Was John Mean's No-Hitter the Best Orioles Pitching Performance Ever?

Was John Means' no-hitter the best game ever pitched by an Oriole? originally appeared on NBC Sports Washington

Every time a pitcher tosses a no-hitter, history is made. But after such a dazzling performance by John Means in his no-hitter in Seattle on Wednesday - a performance that included zero hits, walks or hit by pitches - fans were left to wonder if this was historic enough an outing to be considered the greatest in franchise history.

The short answer is, probably yes. At least, if you limit the search to nine-inning games.

In the history of the Baltimore Orioles, dating back to 1954, only three pitchers have thrown complete game no-hitters prior to Means. None were a perfect game, with Means coming the closest by far - a dropped third strike provided the lone baserunner of the day. Even the batter Means allowed on base had to strike out to do so.

Hall of Famer Jim Palmer threw one no-hitter, but he walked six batters in the process so it's easy to rule him out for the greatest in O's history despite his status as the best pitcher the team has ever had. Tom Phoebus walked three and struck out just nine in his no-hitter, and Hoyt Wilhelm struck out eight and walked two in his.

So already, Means has a great case after coming the closest to perfection while also being the only Orioles pitcher to strike out 12 batters in his no-hitter.

But sometimes a pitcher has his best game even when allowing a fluke base hit or two. Which other pitchers have had outings for the ages?

By Game Score, the pitching metric developed by Bill James to measure individual game performances by pitchers, the Orioles had two players reach 98 prior to Means. Erik Bedard struck out a ridiculous 15 batters in 2007 against the Rangers while allowing two hits in nine shutout innings. Mike Mussina also struck out 15 batters in a game in which he allowed one hit and two walks.

On Wednesday, John Means became the first Orioles pitcher to earn a Game Score of 99 in a nine-inning game and just the 14th pitcher in MLB this century to do so.

It should be mentioned that Jerry Walker once threw 16 shutout innings in 1959 to earn a Game Score of 111, which is by far the highest in franchise history if you include extra innings. But that was a different era. No MLB pitcher will ever pitch 16 innings in a single game ever again.

Unfortunately, we don't have batted ball data going back as far as the last Orioles no-hitters, but Means also deserves credit for how little flukiness came into play. As his own manager pointed out postgame, Means didn't allow any hard hit balls. And the data backs that up.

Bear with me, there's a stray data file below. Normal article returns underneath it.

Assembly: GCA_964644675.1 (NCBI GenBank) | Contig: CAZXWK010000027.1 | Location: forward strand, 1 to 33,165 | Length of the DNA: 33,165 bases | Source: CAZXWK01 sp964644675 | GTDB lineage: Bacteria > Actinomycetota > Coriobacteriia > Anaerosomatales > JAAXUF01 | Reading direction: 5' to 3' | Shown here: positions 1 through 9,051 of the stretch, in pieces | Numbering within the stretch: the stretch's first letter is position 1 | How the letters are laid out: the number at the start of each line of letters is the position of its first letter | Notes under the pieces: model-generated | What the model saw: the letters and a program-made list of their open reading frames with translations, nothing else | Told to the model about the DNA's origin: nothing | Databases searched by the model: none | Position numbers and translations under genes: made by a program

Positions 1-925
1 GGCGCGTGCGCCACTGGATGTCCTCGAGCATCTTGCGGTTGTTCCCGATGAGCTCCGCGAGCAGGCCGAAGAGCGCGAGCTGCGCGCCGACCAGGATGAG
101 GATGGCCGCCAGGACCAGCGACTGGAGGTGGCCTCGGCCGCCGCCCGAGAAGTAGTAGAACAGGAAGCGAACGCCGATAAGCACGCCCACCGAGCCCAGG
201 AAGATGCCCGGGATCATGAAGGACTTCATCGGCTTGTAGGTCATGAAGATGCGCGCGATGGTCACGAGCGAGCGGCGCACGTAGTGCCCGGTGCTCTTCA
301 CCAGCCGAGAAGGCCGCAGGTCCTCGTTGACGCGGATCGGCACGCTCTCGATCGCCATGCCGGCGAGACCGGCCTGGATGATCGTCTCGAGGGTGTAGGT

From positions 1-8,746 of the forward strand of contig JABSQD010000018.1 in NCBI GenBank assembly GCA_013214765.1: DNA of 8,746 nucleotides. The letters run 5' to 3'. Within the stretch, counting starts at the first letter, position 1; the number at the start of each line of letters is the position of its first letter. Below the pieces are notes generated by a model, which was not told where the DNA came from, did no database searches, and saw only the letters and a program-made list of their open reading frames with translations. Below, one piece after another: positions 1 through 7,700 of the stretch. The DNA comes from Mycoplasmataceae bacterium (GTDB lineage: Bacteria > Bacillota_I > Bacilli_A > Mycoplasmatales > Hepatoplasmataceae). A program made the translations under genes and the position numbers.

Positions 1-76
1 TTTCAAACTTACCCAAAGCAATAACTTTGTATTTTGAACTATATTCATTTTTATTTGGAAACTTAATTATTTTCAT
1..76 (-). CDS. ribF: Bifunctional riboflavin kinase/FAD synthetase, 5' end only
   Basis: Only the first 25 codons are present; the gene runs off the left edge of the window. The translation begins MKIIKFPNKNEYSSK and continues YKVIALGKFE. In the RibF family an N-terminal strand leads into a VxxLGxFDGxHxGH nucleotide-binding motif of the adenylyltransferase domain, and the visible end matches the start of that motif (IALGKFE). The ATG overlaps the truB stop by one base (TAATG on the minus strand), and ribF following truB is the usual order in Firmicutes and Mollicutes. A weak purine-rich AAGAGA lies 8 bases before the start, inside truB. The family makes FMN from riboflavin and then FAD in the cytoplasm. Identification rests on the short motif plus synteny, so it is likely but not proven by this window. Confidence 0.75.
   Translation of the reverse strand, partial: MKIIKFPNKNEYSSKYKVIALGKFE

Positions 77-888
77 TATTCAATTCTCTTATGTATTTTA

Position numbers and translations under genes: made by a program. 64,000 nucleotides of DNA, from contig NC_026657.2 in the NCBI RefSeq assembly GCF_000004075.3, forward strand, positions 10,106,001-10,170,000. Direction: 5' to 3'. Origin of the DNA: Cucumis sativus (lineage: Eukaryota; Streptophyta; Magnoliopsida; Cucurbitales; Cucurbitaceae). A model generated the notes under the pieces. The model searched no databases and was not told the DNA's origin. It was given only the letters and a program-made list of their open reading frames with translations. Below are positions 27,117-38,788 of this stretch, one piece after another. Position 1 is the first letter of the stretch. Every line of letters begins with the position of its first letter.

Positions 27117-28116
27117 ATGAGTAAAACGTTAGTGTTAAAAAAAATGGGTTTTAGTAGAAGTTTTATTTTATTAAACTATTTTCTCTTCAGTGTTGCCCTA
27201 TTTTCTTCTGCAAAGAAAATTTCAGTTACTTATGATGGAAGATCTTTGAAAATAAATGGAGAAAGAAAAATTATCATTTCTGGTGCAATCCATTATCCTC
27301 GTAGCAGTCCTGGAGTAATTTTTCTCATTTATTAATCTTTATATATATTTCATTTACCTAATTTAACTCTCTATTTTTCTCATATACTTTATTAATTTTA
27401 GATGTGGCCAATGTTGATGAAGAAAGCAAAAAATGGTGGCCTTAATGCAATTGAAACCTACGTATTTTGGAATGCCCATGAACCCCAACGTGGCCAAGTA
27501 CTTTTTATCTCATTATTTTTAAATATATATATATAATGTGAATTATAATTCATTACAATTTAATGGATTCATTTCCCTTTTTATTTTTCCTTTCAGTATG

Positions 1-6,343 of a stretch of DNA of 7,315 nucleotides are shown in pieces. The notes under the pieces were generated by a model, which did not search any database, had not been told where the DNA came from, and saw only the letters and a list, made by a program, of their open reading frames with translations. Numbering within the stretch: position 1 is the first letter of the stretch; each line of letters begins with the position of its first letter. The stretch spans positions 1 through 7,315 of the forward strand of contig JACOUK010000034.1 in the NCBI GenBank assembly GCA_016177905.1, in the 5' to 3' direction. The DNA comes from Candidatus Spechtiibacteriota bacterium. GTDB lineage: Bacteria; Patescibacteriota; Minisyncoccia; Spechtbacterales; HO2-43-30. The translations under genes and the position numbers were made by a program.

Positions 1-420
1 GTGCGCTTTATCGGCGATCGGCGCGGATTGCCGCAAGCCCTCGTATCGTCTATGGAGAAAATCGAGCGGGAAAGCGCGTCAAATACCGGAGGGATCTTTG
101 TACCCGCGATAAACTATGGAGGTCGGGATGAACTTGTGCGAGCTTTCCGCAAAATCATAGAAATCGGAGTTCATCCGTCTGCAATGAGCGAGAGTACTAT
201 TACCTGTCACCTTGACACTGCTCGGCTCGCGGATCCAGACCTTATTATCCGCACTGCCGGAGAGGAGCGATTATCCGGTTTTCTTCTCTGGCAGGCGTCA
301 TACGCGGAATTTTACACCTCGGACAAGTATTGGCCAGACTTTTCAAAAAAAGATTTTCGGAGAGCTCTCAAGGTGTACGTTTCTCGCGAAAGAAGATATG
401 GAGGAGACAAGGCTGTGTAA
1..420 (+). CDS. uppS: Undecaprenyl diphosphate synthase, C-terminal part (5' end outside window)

"I don’t remember any balls hit hard. So that just shows you how dominant he was and how many swing and misses he got," Brandon Hyde said after the game. "The lack of hard contact against a major league club for nine innings is incredibly rare. So it just shows you the kind of stuff he had and the command he had today to be able to speed guys up, slow ‘em down, and put the ball where he wanted to."

Hyde was right - the hardest hit ball off the bat was a pop-up. And he was also spot on about Means' command. Wednesday's game was just the second time since 2000 that any pitcher threw as many first-pitch strikes as Means' 26 of 27 batters faced.

Means didn't just have the first no-hitter in more than half a century in Baltimore. He also had the first non-perfect game in MLB history with zero walks, hit by pitches or errors committed.

Perhaps the simplest way to highlight how dominant Means was is to look at the list of pitchers in MLB history with 27 outs, 12 strikeouts, zero hits and zero walks.

Nap Rucker, Sandy Koufax, Randy Johnson, Matt Cain, Felix Hernandez, Clayton Kershaw and Max Scherzer. That's four current or future inner circle Hall of Famers, a pitcher who played pre-1920, a multi-time All-Star and World Series champion, and now John Means. Company doesn't get any more elite than that.

Of course, the one name Means mentioned postgame is the Hall of Famer still closely involved with the Orioles. And it's one that was hard for Means to wrap his head around.

"I can’t put it into words. I can’t do it. It’s such a crazy feeling, such a whirlwind of an experience, and I don’t think I’ve been able to process it yet," Means told reporters after the game. "But to be in the same breath as [Jim] Palmer, I don’t think it gets much better than that."

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